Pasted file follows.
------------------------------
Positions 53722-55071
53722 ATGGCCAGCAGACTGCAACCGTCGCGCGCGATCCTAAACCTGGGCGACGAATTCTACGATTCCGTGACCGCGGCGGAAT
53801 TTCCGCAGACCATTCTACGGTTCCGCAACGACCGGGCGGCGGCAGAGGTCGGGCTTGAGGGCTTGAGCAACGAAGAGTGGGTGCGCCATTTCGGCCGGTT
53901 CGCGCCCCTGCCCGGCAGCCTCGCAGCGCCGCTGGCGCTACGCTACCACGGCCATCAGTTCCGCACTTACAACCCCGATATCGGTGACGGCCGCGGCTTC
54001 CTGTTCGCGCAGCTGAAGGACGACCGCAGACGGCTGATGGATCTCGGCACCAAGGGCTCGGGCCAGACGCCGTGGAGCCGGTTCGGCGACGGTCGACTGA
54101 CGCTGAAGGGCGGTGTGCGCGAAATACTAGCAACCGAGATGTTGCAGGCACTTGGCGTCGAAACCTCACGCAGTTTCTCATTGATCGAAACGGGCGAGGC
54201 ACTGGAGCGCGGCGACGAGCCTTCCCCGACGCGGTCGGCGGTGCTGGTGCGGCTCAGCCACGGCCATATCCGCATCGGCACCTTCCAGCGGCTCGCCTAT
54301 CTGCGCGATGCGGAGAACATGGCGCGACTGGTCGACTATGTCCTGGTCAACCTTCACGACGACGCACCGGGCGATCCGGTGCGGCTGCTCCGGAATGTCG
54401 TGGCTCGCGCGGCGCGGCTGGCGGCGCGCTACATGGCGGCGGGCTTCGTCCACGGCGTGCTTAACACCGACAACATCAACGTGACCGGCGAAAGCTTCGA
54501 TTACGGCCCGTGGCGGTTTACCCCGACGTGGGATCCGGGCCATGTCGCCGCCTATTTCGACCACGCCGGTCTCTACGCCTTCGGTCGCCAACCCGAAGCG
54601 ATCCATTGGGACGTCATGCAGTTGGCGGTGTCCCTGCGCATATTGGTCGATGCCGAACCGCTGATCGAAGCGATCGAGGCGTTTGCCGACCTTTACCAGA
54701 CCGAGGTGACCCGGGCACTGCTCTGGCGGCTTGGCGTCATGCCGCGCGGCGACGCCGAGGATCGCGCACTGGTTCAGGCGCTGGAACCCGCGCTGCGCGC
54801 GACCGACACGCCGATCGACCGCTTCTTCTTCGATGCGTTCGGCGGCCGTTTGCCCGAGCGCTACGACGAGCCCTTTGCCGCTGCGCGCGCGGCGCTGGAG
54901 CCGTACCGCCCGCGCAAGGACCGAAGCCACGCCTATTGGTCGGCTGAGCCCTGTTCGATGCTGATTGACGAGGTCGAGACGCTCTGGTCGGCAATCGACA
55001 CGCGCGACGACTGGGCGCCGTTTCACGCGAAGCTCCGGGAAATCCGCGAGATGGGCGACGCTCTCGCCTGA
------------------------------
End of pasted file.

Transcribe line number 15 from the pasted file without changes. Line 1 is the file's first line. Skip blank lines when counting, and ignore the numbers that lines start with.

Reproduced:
55001 CGCGCGACGACTGGGCGCCGTTTCACGCGAAGCTCCGGGAAATCCGCGAGATGGGCGACGCTCTCGCCTGA